He gradually comes to terms with the twist of the fate that has forced him to become a farmer for subsistence and live under the ever unforgiving eyes of Ram Din's family. Over time, he starts sincerely working for the family and its interests. He meets Phoolmati (Mumtaz), a happy-go-lucky girl who operates a small bioscope machine to entertain the village kids. They take an instant liking to each other, which blossoms into love. He also finds friends amongst the previously hostile villagers. He works hard on the family plot while also protecting it from the clutches of a local landlord, who has ill-intentioned designs on the land and also on Kamla.

Surmounting many obstacles, Surjit is able to arrange the marriage of Kamla with her childhood sweetheart. With the help of a benevolent police force and the Judge, he is also able to thwart the many attempts of the landlord to seize the family's land, and that of other villagers who have mortgaged their land with the same landlord. Malti however, is unable to forgive Surjit for having killed her husband.

Things take a dramatic turn for the worse when Surjit is framed and arrested for the accidental death of Phoolmati's drunk grandfather. At the same time, the landlord covertly gets the harvest produced by Surjit and other villagers, on fire, and has Phoolmati kidnapped, primarily to punish Surjit. Malti, who has been working in one of the landlord's saw mills thinking he is an honourable man, witnesses his misdeeds, and finally realises her mistake. She is able to rescue Phoolmati, but gets trapped by the landlord instead, who attempts to rape her. Meanwhile, Surjit stages an escape from his holding cell and with the help of Phoolmati, is able to come to Malti's rescue in the nick of time. He confronts the landlord and violently assaults him as payback. The police show up and arrest the landlord for his role in defrauding the villagers and destroying their harvest.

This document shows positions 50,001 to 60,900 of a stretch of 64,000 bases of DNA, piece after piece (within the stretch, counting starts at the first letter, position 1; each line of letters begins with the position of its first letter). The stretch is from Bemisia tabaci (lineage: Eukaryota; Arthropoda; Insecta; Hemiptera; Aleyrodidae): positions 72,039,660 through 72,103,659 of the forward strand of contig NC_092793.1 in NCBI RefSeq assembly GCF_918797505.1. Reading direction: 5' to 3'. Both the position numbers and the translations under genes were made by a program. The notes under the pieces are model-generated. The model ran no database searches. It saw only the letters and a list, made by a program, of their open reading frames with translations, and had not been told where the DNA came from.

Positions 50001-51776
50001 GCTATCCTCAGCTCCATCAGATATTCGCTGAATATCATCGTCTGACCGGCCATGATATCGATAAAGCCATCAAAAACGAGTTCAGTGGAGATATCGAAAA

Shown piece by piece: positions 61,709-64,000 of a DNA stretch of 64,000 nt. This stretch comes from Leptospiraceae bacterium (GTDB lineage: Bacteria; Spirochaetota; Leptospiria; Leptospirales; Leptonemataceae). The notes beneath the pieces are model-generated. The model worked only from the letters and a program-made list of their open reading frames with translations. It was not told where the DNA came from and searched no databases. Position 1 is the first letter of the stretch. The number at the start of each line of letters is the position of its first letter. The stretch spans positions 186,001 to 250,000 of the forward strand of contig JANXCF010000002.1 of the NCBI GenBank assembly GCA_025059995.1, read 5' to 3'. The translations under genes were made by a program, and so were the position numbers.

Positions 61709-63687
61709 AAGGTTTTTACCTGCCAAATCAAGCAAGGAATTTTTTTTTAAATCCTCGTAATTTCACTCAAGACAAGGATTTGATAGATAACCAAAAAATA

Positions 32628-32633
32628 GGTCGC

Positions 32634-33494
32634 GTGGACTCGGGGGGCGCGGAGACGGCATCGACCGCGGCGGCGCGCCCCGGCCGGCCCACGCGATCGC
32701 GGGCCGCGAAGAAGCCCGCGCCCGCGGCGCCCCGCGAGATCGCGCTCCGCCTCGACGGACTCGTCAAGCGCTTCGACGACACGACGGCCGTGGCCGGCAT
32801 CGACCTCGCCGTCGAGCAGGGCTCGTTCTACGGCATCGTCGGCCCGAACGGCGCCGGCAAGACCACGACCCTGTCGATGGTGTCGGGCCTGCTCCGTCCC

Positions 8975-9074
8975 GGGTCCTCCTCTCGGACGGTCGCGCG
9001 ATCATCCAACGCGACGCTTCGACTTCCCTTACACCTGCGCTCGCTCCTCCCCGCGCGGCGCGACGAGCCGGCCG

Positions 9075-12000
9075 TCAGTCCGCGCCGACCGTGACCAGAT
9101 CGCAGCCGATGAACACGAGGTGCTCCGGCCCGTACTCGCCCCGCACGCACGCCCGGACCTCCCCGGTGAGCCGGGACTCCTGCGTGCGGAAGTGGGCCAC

Ram Din's family finally accept Surjit as one of their own, and arrange his marriage to Phoolmati. In a final twist though, his two years' imprisonment is complete, and the Police arrive to escort him back to town. He pleads with the Judge to let him serve a life sentence, and the Judge smiles, vindicated that his experiment has been successful.[9]


Remakes DetailsEdit


# Title Singer(s)
1 "Balma Sipahiya" Lata Mangeshkar
2 "Dekho Dekho Dekho Bioscope Dekho" (Paisa Phenkho Tamaasha Dekho) Lata Mangeshkar
3 "Maine Dekha Tune Dekha" Kishore Kumar, Lata Mangeshkar
4 "Sachchai Chhup Nahin Sakti" (Vaada Tera Vaada) Kishore Kumar


  1. ^ a b "Dushman". Times of India. Retrieved 29 June 2018.
  2. ^ a b "Dushman (1971)". The Hindu. Retrieved 29 June 2018.
  3. ^ a b "Dushman (1971)". Cinestaan. Retrieved 29 June 2018.
  4. ^ a b "Dushman". IndianCine. Retrieved 29 June 2018.
  5. ^
  6. ^ "Box office 1971". Box Office India. Archived from the original on 20 October 2013. Retrieved 3 April 2009.
  7. ^ Malhotra, Aps (26 July 2012). "Dushman (1971)" – via
  8. ^
  9. ^ "Dushman".

External linksEdit